On the one-year anniversary of a life-changing crash, teen race car driver Joshua Jackson returned to El Paso to thank the professionals on his care team – many of whom were Texas Tech University Health Sciences Center El Paso (TTUHSC El Paso) faculty and residents.
In 2015, then 17-year-old Jackson was competing at a race track at the Southern New Mexico Speedway in Las Cruces, NM. After being hit by another car, the protective roll cage of Jackson’s car was torn through by a third car, cracking the NASCAR hopeful’s helmet and skull. Jackson, an Albuquerque, NM resident, had driven the course nearly forty times and had been in plenty of wrecks, but this one was different. The unconscious teen was airlifted to University Medical Center of El Paso (UMC).
“When Joshua arrived at the emergency room, he had exposed brain and a massive scalpel laceration. He was in bad shape,” said Paul Livingston, M.D., a TTUHSC El Paso emergency medicine resident. “The best decision made that night was the decision by the helicopter team to bring him here.”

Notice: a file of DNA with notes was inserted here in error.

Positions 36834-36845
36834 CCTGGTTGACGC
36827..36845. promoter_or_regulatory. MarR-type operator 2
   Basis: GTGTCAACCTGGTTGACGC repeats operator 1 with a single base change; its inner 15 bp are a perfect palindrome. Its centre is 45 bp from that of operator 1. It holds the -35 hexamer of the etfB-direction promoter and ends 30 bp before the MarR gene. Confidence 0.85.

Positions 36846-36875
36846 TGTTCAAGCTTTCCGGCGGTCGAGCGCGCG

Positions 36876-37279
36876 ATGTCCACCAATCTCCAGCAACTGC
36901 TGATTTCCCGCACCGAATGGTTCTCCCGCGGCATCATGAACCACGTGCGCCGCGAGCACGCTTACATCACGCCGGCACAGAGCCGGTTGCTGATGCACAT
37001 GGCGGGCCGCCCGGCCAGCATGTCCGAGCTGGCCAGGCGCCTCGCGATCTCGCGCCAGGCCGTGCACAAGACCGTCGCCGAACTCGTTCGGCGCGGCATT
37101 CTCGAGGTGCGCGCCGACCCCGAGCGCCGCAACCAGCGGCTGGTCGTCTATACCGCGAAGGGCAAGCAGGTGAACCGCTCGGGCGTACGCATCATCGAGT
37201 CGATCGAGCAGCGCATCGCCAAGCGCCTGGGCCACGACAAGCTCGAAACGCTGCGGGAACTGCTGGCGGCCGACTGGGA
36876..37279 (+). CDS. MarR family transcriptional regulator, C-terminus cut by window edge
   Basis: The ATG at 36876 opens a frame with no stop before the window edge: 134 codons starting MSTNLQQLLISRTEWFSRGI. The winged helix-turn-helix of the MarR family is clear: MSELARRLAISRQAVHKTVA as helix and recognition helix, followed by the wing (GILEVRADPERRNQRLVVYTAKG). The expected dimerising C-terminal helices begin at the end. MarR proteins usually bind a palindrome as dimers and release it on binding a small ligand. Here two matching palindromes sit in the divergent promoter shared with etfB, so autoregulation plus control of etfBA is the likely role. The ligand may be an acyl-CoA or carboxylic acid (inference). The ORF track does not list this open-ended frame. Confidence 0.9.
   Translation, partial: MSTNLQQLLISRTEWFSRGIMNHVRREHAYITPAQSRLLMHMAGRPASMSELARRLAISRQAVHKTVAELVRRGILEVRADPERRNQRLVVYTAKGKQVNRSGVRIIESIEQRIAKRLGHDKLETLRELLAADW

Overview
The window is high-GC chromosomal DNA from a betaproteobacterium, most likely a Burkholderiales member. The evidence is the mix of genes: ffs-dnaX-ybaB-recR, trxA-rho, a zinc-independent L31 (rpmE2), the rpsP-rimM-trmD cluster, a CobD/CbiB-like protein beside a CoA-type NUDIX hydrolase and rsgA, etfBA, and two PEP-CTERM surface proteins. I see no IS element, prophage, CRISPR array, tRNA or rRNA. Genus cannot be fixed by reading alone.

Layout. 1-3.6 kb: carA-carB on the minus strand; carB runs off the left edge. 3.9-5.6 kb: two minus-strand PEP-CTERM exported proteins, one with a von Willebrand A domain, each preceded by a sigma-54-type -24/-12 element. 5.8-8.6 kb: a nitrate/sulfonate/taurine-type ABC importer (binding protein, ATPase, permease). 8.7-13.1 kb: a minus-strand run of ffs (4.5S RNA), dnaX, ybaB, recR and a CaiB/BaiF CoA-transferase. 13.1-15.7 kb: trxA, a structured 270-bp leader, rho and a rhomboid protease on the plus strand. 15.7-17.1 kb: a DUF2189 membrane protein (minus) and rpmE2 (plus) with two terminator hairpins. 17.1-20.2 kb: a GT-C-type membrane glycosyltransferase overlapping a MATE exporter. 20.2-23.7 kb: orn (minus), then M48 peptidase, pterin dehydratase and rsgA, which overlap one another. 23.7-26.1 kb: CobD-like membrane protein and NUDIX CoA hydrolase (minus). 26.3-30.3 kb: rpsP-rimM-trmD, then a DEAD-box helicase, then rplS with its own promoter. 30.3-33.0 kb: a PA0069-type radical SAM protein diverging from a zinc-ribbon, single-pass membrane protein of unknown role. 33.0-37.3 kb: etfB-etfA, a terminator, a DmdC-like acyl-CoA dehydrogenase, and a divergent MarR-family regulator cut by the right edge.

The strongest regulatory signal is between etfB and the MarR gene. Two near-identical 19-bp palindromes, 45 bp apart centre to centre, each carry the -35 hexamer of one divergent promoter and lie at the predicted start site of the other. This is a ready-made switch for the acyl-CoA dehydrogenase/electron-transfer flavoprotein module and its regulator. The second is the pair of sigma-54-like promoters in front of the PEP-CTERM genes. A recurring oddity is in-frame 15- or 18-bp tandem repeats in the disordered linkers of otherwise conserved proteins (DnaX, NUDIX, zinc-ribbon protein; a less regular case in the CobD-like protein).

Though Jackson lost his left eye, the teenager is now resuming his senior year pain-free and off of medications. For Ginger Jackson, Joshua’s mother, the support of the racing community and hospital was unexpected.
“We had people helping with food, clothes, living arrangements, donations and fundraisers,” Ginger said. “All kinds of things happened that a lot of it, I didn’t know until after.”
With support coming from as far as Australia and Hawaii, the Jackson family temporarily took up residence in El Paso — nearly 300 miles away from their New Mexico home. Despite continuing rehabilitation – regaining movement to his right side and relearning to walk one year after the crash — the champion teen driver with multiple rookie of the year awards has plans to return to the racetrack.
“The word thanks isn’t enough, but it’s all we have,” Ginger said.